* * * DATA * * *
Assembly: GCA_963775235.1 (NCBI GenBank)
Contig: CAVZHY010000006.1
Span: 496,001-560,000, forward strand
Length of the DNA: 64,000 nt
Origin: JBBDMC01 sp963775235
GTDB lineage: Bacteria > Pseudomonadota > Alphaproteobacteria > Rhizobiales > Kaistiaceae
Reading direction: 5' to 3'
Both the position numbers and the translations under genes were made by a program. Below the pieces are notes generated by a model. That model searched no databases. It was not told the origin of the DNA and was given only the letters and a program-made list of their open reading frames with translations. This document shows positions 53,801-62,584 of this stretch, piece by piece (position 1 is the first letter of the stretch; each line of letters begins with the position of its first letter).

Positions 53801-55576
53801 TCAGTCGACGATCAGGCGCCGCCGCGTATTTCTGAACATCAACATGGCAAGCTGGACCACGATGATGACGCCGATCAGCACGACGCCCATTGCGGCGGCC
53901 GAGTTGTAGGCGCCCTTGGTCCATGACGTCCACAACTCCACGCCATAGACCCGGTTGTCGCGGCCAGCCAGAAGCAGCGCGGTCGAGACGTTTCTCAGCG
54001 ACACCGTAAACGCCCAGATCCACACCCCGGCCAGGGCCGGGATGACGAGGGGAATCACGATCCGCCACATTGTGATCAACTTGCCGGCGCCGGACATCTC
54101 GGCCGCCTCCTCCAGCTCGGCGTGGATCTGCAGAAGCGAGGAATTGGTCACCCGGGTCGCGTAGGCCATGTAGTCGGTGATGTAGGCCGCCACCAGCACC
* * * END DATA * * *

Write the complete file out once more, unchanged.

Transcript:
Assembly: GCA_963775235.1 (NCBI GenBank)
Contig: CAVZHY010000006.1
Span: 496,001-560,000, forward strand
Length of the DNA: 64,000 nt
Origin: JBBDMC01 sp963775235
GTDB lineage: Bacteria > Pseudomonadota > Alphaproteobacteria > Rhizobiales > Kaistiaceae
Reading direction: 5' to 3'
Both the position numbers and the translations under genes were made by a program. Below the pieces are notes generated by a model. That model searched no databases. It was not told the origin of the DNA and was given only the letters and a program-made list of their open reading frames with translations. This document shows positions 53,801-62,584 of this stretch, piece by piece (position 1 is the first letter of the stretch; each line of letters begins with the position of its first letter).

Positions 53801-55576
53801 TCAGTCGACGATCAGGCGCCGCCGCGTATTTCTGAACATCAACATGGCAAGCTGGACCACGATGATGACGCCGATCAGCACGACGCCCATTGCGGCGGCC
53901 GAGTTGTAGGCGCCCTTGGTCCATGACGTCCACAACTCCACGCCATAGACCCGGTTGTCGCGGCCAGCCAGAAGCAGCGCGGTCGAGACGTTTCTCAGCG
54001 ACACCGTAAACGCCCAGATCCACACCCCGGCCAGGGCCGGGATGACGAGGGGAATCACGATCCGCCACATTGTGATCAACTTGCCGGCGCCGGACATCTC
54101 GGCCGCCTCCTCCAGCTCGGCGTGGATCTGCAGAAGCGAGGAATTGGTCACCCGGGTCGCGTAGGCCATGTAGTCGGTGATGTAGGCCGCCACCAGCACC